Unfortunately, Gravity Forms doesn’t supply any premade forms, though I did find a few on a third party site, Gravity Examples.
I like the Bulk Add / Predefined Choices option which you can use to quickly populate form fields with common options. You can also save your own custom choices for reuse.
Your completed forms will inherit your theme’s styles, except in preview mode. You can make use of Gravity Forms’ extensive CSS classes and IDs to style a form exactly the way you want.
Form confirmations (the message on a page the user sees when a form is submitted) and form notifications (the emails sent out) are super customizable. You can use conditional logic, which is built-in to the plugin, when crafting them.
For instance, you could build a form for a volunteer organization that notifies a different team depending on the state the user is based in.
Gravity Forms has multiple ways to fight spam:
- Anti-spam honeypot (turn on in the form settings)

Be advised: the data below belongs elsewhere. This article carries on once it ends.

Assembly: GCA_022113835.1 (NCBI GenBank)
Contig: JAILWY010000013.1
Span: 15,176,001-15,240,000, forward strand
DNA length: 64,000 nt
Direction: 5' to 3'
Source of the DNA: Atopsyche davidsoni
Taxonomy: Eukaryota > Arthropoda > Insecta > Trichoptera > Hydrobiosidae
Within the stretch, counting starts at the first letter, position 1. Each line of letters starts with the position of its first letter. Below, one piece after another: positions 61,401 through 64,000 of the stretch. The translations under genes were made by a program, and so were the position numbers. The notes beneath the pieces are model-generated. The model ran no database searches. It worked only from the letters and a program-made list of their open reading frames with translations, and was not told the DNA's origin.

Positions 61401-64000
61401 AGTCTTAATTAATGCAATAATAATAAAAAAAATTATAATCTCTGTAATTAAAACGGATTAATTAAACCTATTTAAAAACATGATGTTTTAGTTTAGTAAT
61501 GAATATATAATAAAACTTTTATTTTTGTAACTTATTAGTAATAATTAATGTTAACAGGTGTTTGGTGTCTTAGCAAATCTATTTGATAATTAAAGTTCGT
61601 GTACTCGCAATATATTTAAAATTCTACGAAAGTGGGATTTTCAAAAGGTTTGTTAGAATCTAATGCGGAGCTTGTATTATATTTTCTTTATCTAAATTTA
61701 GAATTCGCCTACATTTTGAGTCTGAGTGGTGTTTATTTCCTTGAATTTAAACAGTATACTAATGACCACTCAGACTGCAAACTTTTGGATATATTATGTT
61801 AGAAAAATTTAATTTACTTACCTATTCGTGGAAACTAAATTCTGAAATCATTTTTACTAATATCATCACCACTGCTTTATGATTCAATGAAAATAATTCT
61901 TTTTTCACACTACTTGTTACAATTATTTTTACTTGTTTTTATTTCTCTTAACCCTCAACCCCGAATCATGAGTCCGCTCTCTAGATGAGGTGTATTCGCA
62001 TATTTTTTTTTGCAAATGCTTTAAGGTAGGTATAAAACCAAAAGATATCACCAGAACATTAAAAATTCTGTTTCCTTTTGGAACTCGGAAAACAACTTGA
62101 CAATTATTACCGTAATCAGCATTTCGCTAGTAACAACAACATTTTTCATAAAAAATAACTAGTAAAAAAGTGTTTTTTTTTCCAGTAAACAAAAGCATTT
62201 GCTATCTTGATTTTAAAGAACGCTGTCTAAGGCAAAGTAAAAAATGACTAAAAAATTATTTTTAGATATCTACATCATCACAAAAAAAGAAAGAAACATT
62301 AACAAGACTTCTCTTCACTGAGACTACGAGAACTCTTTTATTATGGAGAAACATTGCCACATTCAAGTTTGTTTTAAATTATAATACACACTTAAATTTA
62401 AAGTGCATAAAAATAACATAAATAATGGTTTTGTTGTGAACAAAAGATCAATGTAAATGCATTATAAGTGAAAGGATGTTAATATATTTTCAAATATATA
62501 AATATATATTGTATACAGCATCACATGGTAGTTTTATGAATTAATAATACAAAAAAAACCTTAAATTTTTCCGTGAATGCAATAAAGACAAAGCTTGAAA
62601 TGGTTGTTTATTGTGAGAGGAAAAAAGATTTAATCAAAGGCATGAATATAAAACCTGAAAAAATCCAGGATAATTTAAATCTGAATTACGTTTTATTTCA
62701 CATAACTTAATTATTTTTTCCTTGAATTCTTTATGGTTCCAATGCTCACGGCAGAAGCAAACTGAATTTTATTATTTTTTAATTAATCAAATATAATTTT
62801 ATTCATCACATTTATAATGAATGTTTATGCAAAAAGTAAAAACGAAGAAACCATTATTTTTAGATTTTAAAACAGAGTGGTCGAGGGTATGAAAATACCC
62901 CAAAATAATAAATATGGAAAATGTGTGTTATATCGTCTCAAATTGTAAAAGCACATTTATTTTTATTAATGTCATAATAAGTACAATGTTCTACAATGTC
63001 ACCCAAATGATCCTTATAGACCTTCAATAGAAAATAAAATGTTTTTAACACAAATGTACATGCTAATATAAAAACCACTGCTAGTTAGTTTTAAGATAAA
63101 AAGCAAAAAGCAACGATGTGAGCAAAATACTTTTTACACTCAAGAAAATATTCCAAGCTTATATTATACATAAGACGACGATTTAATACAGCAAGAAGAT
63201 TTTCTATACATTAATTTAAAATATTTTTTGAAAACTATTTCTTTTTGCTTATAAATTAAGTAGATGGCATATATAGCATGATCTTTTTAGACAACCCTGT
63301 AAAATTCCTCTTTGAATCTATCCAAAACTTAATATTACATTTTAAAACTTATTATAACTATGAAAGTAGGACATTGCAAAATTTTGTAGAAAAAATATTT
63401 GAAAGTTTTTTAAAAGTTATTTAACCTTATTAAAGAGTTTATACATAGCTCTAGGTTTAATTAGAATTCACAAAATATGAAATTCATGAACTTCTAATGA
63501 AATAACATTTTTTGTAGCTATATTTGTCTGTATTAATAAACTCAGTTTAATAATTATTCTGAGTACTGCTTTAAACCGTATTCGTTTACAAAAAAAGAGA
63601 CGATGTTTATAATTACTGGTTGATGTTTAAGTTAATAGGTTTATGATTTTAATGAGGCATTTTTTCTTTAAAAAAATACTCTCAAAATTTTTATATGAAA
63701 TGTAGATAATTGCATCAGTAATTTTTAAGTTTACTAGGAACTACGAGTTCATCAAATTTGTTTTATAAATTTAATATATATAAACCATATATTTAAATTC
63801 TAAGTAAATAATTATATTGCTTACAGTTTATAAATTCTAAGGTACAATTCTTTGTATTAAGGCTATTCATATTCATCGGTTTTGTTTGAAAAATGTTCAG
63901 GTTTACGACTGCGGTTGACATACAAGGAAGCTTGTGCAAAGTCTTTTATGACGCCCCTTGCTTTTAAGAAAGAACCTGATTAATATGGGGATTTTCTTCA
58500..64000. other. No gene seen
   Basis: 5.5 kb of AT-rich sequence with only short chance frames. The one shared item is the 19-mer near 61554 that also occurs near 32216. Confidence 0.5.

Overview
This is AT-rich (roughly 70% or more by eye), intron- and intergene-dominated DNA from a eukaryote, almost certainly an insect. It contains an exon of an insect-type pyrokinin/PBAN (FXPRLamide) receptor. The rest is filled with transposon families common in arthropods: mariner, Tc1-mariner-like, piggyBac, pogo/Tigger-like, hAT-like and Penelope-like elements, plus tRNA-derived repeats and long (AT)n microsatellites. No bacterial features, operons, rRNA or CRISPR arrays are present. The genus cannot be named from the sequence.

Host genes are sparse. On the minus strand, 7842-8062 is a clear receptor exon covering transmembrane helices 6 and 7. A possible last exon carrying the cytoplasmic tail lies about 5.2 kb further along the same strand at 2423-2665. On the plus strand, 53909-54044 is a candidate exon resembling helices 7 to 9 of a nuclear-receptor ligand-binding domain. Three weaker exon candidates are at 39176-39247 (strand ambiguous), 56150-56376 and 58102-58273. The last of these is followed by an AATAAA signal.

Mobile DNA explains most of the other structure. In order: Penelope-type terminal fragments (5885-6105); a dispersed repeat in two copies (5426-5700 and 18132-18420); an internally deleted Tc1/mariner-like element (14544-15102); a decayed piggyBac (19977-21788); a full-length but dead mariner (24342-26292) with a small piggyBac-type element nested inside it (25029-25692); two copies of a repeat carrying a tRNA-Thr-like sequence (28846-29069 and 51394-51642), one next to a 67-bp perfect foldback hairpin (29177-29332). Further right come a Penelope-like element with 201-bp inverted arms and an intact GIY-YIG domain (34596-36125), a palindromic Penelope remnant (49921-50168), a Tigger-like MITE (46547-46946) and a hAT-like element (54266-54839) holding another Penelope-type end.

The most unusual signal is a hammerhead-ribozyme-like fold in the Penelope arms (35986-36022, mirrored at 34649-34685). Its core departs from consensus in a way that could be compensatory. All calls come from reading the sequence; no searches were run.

- Question which will defeat most bots
- Integration with Akismet plugin
- Limit the number of form submissions
Gravity Forms stores all form entries in a table in the WordPress database. To help with GDPR compliance, you can configure its privacy features in a form’s Personal Data settings. Gravity Forms also integrates with several third-party plugins to protect form data.
Testing Gravity Forms add-ons
I tried out the following add-ons:
- Advanced Post Creation
- Chained Selects
- User Registration
A number of these require you to create a feed to pass the form data to the right place. If you miss out this step, your form won’t work.